Milan Design Film Festival in Melbourne
Architecture is a heroic pursuit, according to Pritzker Prize winner Renzo Piano. Invoking his friend Italo Calvino, author of the famous novel Invisible cities, Piano declares: “Even in the most terrible and desperate places, there is a corner of beauty, happiness and serenity which must be sought. You have to capture it, give it strength, give it substance.
Perhaps gallantry prevents the great man behind such controversial landmarks as London’s Shard and Paris’s Pompidou from mentioning the political squabbles and communal feuds that also threaten the hero’s journey. But gorgons stand tall and cyclops bureaucrats challenge him in the documentary Renzo Piano: architect of light. For seven years, veteran Spanish filmmaker Carlos Saura has traced the development and struggles of Piano’s first Spanish project, the Centro Botin, in the northern port city of Santander. Spoiler alert: it’s built. More interesting are the digressions that Piano has with his interlocutor on purpose, destiny and the “miracles” of creativity.
“When you build a building, when you construct something, when you manage to play the strings of humanism, of being together, of creating places where people feel naturally… When you achieve the miracle of uniting people to share values, it’s the exact opposite of barbarism,” says Piano.
Fittingly, these elevated discussions take place in Piano’s Genoa studio, an Olympian eagle’s nest overlooking the Ligurian Sea that requires a funicular to ascend. His concerns carry over to ACMI’s first design film festival. Curator Roberta Ciabarra selected Saura’s film alongside 20 documentaries from the Milan Design Film Festival.
“In their entirety, they speak to the notion of architecture and design as practices that have poetic sensibility or philosophical inquiry; that speak to Renzo Piano’s idea of architecture as poetic civic art,” she says. Ranging from an 11-minute short to a full-length documentary, Ciabarra’s selections show how architects fought their corner to create powerful and uplifting work.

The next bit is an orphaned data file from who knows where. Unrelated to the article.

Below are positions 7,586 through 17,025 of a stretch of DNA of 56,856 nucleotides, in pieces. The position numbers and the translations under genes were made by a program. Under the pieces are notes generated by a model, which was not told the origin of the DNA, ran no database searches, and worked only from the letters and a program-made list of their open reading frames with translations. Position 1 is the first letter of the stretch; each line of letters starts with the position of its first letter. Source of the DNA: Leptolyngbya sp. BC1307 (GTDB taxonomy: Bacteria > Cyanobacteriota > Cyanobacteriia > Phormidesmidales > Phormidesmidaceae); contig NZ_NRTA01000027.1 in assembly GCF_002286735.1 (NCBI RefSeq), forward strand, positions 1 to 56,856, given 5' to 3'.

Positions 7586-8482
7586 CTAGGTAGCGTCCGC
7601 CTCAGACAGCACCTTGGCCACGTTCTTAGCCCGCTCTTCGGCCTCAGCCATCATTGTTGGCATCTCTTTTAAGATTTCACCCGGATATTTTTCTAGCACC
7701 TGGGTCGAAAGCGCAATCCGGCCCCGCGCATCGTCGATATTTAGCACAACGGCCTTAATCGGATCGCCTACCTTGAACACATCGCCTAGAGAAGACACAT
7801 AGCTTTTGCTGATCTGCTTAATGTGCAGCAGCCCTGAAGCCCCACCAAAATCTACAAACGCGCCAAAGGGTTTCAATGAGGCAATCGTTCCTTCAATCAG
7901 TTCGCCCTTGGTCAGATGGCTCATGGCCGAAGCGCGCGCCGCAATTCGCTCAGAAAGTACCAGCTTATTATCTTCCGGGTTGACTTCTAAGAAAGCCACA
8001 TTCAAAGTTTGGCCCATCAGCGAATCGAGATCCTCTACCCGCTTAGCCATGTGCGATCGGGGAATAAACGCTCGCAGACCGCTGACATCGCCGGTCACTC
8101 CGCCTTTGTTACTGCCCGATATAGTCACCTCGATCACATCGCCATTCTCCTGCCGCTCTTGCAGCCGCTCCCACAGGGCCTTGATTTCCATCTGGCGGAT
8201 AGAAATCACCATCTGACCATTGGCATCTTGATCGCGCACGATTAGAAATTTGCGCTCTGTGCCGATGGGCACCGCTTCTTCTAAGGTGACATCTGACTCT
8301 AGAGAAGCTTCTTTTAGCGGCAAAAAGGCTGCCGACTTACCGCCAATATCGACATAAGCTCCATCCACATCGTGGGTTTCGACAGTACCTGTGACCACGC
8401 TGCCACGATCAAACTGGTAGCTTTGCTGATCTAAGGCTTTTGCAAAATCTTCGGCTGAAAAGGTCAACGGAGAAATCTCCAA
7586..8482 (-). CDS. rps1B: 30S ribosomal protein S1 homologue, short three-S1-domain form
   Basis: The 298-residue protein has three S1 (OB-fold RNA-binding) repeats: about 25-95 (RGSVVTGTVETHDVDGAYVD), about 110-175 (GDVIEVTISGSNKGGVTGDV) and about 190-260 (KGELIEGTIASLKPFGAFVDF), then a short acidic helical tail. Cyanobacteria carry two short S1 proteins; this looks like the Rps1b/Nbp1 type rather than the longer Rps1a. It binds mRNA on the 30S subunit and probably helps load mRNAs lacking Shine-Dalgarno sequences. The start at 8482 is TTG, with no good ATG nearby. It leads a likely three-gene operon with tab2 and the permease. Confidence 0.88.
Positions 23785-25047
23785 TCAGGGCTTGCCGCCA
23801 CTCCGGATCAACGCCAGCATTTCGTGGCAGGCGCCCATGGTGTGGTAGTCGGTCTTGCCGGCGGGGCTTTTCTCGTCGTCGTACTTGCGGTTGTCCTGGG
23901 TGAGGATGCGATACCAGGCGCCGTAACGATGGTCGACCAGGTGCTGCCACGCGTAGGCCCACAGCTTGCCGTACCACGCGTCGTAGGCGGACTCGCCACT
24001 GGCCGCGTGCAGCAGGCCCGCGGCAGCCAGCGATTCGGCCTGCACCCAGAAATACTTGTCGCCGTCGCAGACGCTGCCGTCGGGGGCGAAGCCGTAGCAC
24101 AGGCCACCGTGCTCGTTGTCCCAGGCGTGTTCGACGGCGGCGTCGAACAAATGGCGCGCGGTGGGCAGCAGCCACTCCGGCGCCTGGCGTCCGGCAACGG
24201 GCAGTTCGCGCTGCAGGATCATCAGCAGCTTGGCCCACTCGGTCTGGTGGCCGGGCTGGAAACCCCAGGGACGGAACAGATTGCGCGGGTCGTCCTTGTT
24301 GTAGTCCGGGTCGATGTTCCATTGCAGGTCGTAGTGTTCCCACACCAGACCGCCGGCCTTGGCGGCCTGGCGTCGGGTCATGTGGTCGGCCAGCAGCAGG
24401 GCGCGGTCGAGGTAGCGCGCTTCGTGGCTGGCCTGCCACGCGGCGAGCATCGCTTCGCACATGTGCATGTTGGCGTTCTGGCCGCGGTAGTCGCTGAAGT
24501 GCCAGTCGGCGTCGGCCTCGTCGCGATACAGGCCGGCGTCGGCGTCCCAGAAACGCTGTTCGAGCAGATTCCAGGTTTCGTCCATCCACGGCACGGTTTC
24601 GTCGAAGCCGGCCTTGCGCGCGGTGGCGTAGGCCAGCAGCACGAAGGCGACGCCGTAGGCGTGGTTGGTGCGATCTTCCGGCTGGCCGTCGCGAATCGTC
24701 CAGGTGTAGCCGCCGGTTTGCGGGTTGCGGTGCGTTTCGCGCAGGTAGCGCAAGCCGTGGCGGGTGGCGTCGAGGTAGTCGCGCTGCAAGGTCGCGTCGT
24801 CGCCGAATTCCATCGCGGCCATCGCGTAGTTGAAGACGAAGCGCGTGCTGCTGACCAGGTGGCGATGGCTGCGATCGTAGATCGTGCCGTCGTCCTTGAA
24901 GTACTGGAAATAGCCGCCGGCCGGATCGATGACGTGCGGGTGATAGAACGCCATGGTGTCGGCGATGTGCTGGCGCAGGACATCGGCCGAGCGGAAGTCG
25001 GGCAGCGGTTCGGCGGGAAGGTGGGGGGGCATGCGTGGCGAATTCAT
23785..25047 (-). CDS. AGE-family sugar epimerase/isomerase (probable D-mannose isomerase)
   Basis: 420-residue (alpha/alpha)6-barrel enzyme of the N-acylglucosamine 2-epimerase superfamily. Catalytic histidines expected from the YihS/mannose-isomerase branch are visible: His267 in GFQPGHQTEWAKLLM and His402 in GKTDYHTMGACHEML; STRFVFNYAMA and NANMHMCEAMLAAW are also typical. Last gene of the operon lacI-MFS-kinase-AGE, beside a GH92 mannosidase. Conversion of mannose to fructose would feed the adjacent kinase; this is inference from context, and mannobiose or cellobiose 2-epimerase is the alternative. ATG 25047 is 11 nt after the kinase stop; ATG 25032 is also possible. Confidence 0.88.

The idea of a design film festival is not as niche as it seems. Film and architecture create beauty through light and space, movement, personal stories and shared experiences. As Piano says, “Light is perhaps the most important building material. It is a material that lives, that vibrates. Architecture is a constant passage from light to shadow and from shadow to light. It’s a constant tension game.
The opening film of the festival, The importance of being an architect, portrays Antonio Citterio and Patricia Viel. The duo also sees architecture in cinematic terms. “Every time we design, it’s like writing the script for a movie,” says Citterio. Tracking shots through rooms and across the thresholds of their luxury brand office buildings illustrate the drama and giddy joy of well-designed spaces. Here too, the talking heads invoke the importance of architecture in creating beauty.
“In architecture that doesn’t work, architecture that is ugly – not from an aesthetic point of view, but from a design point of view – people live badly,” says art curator Francesco Bonami . “And people who live badly get angry. And people who get angry become dangerous. If there is no good architecture, society suffers. [Good architecture is] one of the cornerstones of the company’s development.
Cue the festival’s most dystopian case study – The boat.
“The residential complex known as Le Vele, in the Neapolitan district of Scampia, is one of the most famous in the history of 20th century Italian architecture,” explains Ciabarra. Compromised by the use of shoddy materials and ‘shortcuts’ during construction despite the protests of architect Franz Di Salvo, Le Vele stands as a bitter indictment of economic and concurrent forces that have diluted the integrity of the project and hampered its potential as an urban development that promotes and strengthens social cohesion.